Signs and Symptoms of Multiple Myeloma

Multiple myeloma is a type of cancer that affects the plasma cells within the bone marrow. It damages the bones and inhibits the body’s ability to produce healthy blood cells. In healthy people, these plasma cells (a type of white blood cell) help the body fight against infections by making antibodies that attack germs. [1]

The plasma cells affected by myeloma become cancerous and eventually crowd out the healthy cells in the bone marrow. This causes the cancerous cells to produce abnormal proteins instead of antibodies.

The cause of multiple myeloma is unknown. There are no known risk factors either, but researchers suspect that certain genetic abnormalities play a role in the development of this disease. [2]

Multiple myeloma has no cure. [3] Treatments often focus on alleviating the symptoms associated with the disease using medication. [4] Platelet transfusions, plasmapheresis, and stem cell transplants may also be employed. If the myelomas are discovered early, treatment is often delayed until the disease starts to show symptoms. [5]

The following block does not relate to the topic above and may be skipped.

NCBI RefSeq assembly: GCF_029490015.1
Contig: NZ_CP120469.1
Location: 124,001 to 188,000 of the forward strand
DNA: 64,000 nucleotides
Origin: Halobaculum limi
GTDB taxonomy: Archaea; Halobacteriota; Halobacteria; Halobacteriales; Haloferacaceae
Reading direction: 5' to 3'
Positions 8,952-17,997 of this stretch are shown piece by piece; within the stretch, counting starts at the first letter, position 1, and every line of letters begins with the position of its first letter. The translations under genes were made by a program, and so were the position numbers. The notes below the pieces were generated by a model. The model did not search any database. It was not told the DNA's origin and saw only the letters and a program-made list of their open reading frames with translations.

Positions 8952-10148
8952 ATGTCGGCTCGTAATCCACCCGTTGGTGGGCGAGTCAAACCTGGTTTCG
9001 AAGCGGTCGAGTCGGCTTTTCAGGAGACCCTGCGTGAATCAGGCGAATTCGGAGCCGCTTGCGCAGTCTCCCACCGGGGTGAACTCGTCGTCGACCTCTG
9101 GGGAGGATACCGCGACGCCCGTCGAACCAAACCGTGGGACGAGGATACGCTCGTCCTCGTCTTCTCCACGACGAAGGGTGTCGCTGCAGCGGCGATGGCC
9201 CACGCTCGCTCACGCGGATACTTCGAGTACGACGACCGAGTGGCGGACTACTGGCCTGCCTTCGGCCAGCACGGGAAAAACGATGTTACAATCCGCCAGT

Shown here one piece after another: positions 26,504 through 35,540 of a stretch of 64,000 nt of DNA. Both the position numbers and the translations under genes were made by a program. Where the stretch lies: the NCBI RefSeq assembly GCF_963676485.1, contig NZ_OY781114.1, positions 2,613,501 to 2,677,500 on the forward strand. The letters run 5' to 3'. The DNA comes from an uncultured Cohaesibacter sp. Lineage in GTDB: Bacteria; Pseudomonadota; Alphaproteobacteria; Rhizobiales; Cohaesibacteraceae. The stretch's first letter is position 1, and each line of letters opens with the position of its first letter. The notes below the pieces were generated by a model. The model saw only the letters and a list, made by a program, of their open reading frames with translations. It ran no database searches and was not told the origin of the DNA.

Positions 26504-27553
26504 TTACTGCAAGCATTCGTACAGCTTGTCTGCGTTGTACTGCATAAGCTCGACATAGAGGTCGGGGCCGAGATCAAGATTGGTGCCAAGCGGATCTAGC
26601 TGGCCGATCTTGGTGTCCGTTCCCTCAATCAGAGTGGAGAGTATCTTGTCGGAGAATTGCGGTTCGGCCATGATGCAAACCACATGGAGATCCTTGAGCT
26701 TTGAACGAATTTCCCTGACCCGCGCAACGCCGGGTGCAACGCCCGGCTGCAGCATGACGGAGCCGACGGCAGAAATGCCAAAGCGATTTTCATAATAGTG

Cancers do not often show any signs or symptoms until the disease has progressed significantly. Multiple myeloma is like this. It occurs in multiple stages, with the second and third (terminal) stages being the ones where symptoms are likely to start showing. [6] This article explains some of the symptoms you may notice if you have multiple myeloma.

Bone Pain or Tenderness

Bone pain is an aching or tender discomfort felt in one or more bones of the body. Unlike pain in the muscles or tendons, the pain persists whether one is moving or not, and the pain is unmistakably skeletal. Many types of health conditions can cause this problem, including multiple myeloma. This is because myeloma cells grow in the bone marrow. Myeloma cells increase the activity of osteoclasts (these break down bones) and reduce the activity of osteoblasts (these form bones), causing bones to break down faster than they are formed. [7]

If you have multiple myeloma, you may start to feel pain in your bones. This pain may be present while you’re resting or when you apply pressure on certain body parts (tenderness). While this can affect many bones, people often feel the pain more often in the spine and ribs. [8] The skull and bones of the feet are also commonly affected.